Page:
Trash Wars: The Conclusion

Neighbors in Deerfield, New Hampshire, are feuding over one homeowner’s decision to turn her backyard into a dirty, dangerous and toxic dump site. Over the course of nearly two years, the family next door took all the legal steps required to force that homeowner or the town to clean it up, but it still didn’t happen—until we stepped in multiple times over a two month period. We explored some big problems in this small NH town, helped drive the solution that now has the community breathing a bit easier and educated viewers on what rights and responsibilities they have if they find themselves in a similarly stinky situation.

TRASH WARS 3: Big Problems in small town New Hampshire?

TRASH WARS: BIG PROBLEMS IN SMALL TOWN NEW HAMPSHIRE?

“I think the only other way for people to really get you where it hurts is to destroy your quality of life and devalue your property,” says Jill Nickerson, homeowner, Deerfield, New Hampshire.

Our investigation—TRASH WARS—reaches a disturbing level tonight.

As we showed you on NH1 News at 5, Jill Nickerson’s been pleading with the town to help her get her neighbor’s toxic dump site—that spans a huge section of this fence—right along their property cleaned up for nearly two years—with no luck.

So, we tracked down all these players—leaders of Deerfield—to find out what could possibly be the hold up.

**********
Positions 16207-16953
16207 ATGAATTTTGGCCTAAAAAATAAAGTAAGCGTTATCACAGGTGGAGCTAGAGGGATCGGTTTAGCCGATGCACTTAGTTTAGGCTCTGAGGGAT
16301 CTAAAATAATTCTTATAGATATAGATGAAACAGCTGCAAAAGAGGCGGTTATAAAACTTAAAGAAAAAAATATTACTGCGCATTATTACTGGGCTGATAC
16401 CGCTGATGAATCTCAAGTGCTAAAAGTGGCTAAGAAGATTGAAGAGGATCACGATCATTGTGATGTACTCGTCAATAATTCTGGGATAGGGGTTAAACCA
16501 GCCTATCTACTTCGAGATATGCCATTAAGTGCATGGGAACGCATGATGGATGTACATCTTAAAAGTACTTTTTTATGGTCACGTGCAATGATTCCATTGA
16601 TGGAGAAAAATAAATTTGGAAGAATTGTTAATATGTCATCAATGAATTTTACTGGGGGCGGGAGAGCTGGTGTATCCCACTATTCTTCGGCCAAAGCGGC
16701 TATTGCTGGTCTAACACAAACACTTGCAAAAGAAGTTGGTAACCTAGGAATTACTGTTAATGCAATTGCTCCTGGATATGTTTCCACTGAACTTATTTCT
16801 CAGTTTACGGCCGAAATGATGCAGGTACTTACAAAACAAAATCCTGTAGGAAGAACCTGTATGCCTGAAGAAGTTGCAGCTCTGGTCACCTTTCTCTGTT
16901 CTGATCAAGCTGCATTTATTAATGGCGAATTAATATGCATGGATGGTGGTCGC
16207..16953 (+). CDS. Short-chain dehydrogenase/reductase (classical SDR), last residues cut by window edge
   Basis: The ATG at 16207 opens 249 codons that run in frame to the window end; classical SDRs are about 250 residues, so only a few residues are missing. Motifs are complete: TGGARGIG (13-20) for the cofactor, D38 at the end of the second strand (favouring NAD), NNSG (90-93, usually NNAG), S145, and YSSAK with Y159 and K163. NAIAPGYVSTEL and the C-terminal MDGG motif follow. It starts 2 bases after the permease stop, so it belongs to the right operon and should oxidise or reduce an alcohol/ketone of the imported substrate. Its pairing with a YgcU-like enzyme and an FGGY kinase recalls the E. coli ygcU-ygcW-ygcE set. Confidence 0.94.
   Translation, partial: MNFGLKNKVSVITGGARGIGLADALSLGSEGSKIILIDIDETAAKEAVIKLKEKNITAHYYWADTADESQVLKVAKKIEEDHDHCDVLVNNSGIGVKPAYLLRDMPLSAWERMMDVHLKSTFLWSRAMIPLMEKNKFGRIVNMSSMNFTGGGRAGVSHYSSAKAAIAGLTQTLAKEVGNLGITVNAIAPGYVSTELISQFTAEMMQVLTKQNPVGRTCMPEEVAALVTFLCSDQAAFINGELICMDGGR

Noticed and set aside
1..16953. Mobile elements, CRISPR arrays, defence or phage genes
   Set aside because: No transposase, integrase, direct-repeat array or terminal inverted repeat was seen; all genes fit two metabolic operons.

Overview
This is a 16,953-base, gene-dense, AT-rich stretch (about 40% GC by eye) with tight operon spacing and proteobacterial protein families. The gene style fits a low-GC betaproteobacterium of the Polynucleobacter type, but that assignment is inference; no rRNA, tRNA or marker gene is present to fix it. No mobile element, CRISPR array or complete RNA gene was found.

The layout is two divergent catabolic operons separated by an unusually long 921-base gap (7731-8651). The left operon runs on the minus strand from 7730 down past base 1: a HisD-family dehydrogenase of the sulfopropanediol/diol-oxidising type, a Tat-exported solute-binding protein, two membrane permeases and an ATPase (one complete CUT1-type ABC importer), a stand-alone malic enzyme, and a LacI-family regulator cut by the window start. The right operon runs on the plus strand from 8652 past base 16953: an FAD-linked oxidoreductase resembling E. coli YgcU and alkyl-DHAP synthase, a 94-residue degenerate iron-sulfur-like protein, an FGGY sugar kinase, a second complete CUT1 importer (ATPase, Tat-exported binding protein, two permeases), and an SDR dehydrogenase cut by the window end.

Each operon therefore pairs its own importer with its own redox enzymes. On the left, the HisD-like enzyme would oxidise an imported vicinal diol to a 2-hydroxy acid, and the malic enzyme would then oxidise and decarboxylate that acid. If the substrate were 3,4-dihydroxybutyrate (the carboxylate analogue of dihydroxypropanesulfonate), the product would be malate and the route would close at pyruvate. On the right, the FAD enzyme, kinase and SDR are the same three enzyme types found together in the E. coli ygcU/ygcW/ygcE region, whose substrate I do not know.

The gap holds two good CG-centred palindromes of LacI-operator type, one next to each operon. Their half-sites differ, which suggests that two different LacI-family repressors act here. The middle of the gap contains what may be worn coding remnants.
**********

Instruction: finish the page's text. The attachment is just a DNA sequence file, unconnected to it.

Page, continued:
“It’s been exhausting, to be honest, it’s been really exhausting,” says Jill.

Letters, phone calls, town meetings and a desperate plea to NH1 News.

Jill says she’s done everything she can think of to end this bizarre trash war with her neighbors Jennifer and Tom Connor.

“They wanted people’s trash. They were advertising, they actually wanted it. So we felt, the town felt, that they were mocking the system,” says Jill. She adds, “They’ve stated in court that they have the right to do whatever they want on their property.”

Bill Von Hassel lives a few doors down.

He’s angry that town leaders can’t control the chaos in their own backyard.

“I think they have to do something more than just provide lip service to the taxpayers on this side of the town,” says Bill. “We need to see some action to get this cleared up.”

Police Chief Gary Duquette—not interested.

“It’s a mess and I prefer to stay out of it,” says Duquette.

Fire Chief Mark Tibbetts—not his job.

“I’ve done everything in my power to try to do my job, and it’s in the police hands and the town’s hands,” says Tibbetts.

Board of Selectman Vice-Chair Richard Pitman says they’re following the police chief’s see-no-evil lead!

CELINE: “He said that he did not want to get involved and he wasn’t going to do anything.”

SELECTMAN:  “He’s a good man, so whatever he says goes.”

CELINE: “So, you’re okay with that?”

SELECTMAN: “You bet. We don’t question him. We hired him to do his job and so far he’s been unbelievable.”

CELINE: “Okay, in this scenario, not being involved, when there are children on both sides of the fence and there have been fires and whatnot, do you think that’s the right decision—to not make any move on that?”

SELECTMAN: “He’ll be there if he needs to be. If there’s some type of arrest thing. Other than that, he’s not into household domestic things until it’s a problem.”

Chief Duquette already admitted that it’s a problem.

“It’s a mess and I prefer to stay out of it,” says Duquette.